The transformation of Chris Daughtry
At the moment he’s trying to force open a hotel window in Hartford, Conn. because the room is too hot.
Chris Daughtry, son of McLeansville and would-be American Idol, is living the dream. It’s the second week of December, and the next night he and his band will play Veterans Memorial Coliseum with the Goo Goo Dolls, Barenaked Ladies and Smashmouth. Then it’s back home to Guilford County to spend Christmas with his wife and two adopted children.
Big things are happening, although you might not detect that from the matter-of-fact tone in which Daughtry, a former employee of Crown Honda in Greensboro, describes his music career.
His debut album on RCA Records, simply titled Daughtry, has been out for a little more than two weeks and is currently ranked No. 3 on the Billboard charts. That’s two notches above the Beatles and three notches above Jay-Z. He’s made television appearances on “Regis & Kelly” and “Jimmy Kimmel Live,” not to mention the NC State Wolfpack pep rally in Raleigh and the Southern Sports Awards in Charlotte.
The window isn’t budging, so the 26-year-old surrenders to circumstances.
“Busy, very busy” is how Daughtry describes life on the road. “There’s not a lot of time to see the places that you’re playing. You get to the city and generally play the show and then you’re out.”
Meanwhile, the single “It’s Not Over” has been infiltrating the collective subconscious on airwaves across America, his band’s melodic virtuosity creating a tempered, hard-rock canvas for the singer’s vocal swirl of angst, sensitivity and emotion.
I got to see Daughtry with his former band, Absent Element in June 2005, back before “American Idol” made him a household name. I’m somewhat embarrassed to say the encounter made almost no impression on me. It was the last rock show at the Cathedral of His Glory up near Lake Jeanette, and a Christian emo band from Florida was headlining. I might have come in near the end of Absent Element’s set. I interviewed the church’s technical director up in the sound booth as the band packed its gear. My notes contain only this tiny morsel of information gleaned from a quote of the technical director: “They used to be a bar band and they turned Christian and stayed Christian.”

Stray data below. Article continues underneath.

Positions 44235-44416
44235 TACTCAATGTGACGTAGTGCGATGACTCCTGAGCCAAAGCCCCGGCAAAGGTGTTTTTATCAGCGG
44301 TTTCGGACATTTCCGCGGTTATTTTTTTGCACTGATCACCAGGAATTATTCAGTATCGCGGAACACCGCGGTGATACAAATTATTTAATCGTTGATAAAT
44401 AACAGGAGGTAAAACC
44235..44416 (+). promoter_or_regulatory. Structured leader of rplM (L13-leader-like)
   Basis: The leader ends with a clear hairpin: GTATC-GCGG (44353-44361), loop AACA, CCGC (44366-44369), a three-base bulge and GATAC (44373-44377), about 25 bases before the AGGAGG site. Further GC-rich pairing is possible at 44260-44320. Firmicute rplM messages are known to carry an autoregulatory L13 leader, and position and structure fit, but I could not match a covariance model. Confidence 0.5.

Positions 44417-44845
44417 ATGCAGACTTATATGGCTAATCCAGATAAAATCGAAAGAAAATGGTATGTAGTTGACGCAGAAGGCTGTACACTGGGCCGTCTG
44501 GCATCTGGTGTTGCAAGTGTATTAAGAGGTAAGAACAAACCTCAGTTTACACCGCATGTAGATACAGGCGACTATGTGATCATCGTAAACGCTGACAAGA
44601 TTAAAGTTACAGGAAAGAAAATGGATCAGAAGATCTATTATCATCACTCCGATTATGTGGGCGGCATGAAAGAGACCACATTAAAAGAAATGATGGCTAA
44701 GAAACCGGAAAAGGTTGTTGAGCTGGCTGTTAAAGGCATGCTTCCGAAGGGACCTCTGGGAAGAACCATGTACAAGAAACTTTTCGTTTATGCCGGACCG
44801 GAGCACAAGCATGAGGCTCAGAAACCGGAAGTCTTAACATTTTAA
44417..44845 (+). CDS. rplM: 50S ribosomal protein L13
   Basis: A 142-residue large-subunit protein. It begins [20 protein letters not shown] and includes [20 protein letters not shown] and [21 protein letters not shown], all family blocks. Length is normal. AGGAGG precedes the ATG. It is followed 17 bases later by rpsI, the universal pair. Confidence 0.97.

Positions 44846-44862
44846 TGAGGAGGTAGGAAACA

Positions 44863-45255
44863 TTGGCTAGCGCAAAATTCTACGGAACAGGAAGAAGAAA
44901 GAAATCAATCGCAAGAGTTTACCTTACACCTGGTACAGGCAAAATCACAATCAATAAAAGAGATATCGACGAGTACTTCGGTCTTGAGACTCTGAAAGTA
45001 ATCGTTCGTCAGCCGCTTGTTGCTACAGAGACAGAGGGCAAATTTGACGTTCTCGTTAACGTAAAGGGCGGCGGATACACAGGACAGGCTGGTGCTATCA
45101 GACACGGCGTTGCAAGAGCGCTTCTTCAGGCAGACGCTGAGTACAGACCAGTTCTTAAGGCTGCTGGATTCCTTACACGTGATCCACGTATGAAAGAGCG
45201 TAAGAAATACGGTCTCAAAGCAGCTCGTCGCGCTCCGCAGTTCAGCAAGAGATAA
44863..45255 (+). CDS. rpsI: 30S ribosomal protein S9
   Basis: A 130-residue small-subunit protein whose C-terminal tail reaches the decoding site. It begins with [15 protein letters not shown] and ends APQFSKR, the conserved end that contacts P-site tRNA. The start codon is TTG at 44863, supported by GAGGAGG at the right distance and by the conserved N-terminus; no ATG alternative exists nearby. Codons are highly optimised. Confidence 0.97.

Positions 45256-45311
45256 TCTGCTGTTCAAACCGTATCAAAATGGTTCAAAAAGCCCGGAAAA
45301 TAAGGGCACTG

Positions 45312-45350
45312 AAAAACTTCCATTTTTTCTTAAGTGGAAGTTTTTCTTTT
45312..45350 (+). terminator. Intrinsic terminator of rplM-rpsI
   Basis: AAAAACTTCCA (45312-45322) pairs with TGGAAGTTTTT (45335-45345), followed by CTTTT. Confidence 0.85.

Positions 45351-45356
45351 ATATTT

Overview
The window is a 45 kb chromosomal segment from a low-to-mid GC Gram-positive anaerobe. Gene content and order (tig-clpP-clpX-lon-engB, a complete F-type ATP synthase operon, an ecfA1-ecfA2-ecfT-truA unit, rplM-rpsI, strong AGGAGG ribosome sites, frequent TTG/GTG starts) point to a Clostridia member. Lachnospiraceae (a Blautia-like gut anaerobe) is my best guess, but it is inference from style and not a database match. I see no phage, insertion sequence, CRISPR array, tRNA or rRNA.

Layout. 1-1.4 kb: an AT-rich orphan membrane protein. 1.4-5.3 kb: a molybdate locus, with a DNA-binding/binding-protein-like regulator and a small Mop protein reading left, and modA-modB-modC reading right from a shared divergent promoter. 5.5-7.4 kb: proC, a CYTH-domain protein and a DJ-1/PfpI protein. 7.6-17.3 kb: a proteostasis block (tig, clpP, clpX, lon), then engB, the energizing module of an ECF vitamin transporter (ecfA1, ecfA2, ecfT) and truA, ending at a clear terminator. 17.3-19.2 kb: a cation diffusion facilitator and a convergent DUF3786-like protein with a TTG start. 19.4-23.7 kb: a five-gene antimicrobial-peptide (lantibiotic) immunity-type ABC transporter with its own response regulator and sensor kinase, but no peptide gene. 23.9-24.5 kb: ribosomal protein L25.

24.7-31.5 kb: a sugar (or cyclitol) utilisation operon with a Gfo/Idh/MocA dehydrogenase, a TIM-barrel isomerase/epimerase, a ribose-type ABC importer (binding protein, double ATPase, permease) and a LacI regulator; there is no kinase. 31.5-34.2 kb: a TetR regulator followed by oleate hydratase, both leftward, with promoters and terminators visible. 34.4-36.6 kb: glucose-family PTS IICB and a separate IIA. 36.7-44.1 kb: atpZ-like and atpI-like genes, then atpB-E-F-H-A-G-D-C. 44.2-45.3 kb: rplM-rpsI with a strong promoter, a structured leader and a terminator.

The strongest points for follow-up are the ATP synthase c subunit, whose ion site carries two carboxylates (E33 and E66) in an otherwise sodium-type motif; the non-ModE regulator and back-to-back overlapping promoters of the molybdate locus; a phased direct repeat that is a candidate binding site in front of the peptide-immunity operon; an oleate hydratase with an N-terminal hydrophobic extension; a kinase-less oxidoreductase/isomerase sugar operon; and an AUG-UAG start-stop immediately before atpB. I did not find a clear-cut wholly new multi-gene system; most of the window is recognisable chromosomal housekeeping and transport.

I bring it up to Daughtry, and he indicates that he remembers the night but offers no comment. As I recall, the members of Absent Element didn’t stick around to watch the headliner.
Several months after that show Daughtry and Absent Element parted ways.
“It’s kind of a bittersweet thing,” the singer says. “Those are my friends and that’s kind of hard to deal with. You wanted it to work out and it didn’t.”
The decision came before his audition in Denver for “American Idol” in January 2006.
“The label and the management held the auditions and they wanted to make sure they got the right musicians,” Daughtry says. “I had to sign off on it that I was okay with everything. [The band] realized it had to be more business than friendship. A lot of times you can let friendship get in the way of business’…. The label didn’t feel they were ready.”
A scant four months later, radio personalities and living-room television viewers around the Piedmont Triad were gushing about Daughtry’s talent, simultaneously rooting for him and predicting his rise to the top of the fabulously popular contest. The season also elicited comment about how thoroughly the South, and North Carolina in particular, has dominated “American Idol.”
Chris Kromm, executive director of the Institute for Southern Studies in Durham, noted in his “Facing South” blog that “one theory points to the South’s rich music tradition, and the fact that most forms of American music -‘ jazz, blues, country, gospel and their progeny such as rock – can be traced back to the region. The Southern church alone is a crucible that has cast many singers, especially the working-class, small-town kids like those who end up on ‘Idol.'”
Five days later, Daughtry would be voted off the show.
And yet rather than drift back into obscurity, the former Honda service employee cinched his spot in the music industry with a summons from Clive Davis, the legendary record executive who signed Janis Joplin, Bruce Springsteen, Billy Joel and others to Columbia Records, and who now heads BMG North America.
“The week I got voted off Clive wanted to have a meeting with me,” Daughtry recalls. “Whether I won or not, he wanted me. We had a meeting. He basically put the ball in my court.”
The singer brought a guitar with him to the meeting.
“When I told him I was a writer he was excited,” Daughtry continues. “He wanted to hear it. Usually they bring in outside writers. I played him my songs and he loved it, so he gave me a lot of control over the album.”
And now, from the vantage point of a national tour, the singer has some perspective on the Southern domination of “American Idol.”
“It’s worked out for a lot of people in the South,” Daughtry says. “For me it wasn’t exactly easy to get in the van and travel. For monetary reasons because I’ve got a family’…. All I can say is there’s a lot of talented people in the South, but they don’t get to see the light of day because of the area. You’re not in LA, where you’re exposed to the music industry, or New York. People don’t come out to these areas to scout for talent.”
Playing in bands around Greensboro didn’t give Daughtry much exposure, he says, averring that “there’s a lot of people out there that are much more talented than me.”
Then he offers this advice for anyone interested in following the path he blazed out of the North Carolina Piedmont: “I used ‘American Idol’ as a vehicle. Whatever opportunity is out there, you need to take it. If an opportunity is there, don’t be afraid to take it because it will damage your credibility’…. If that’s what you feel you should be doing, then figure out every possible way to get there.”
To comment on this story, e-mail Jordan Green at firstname.lastname@example.org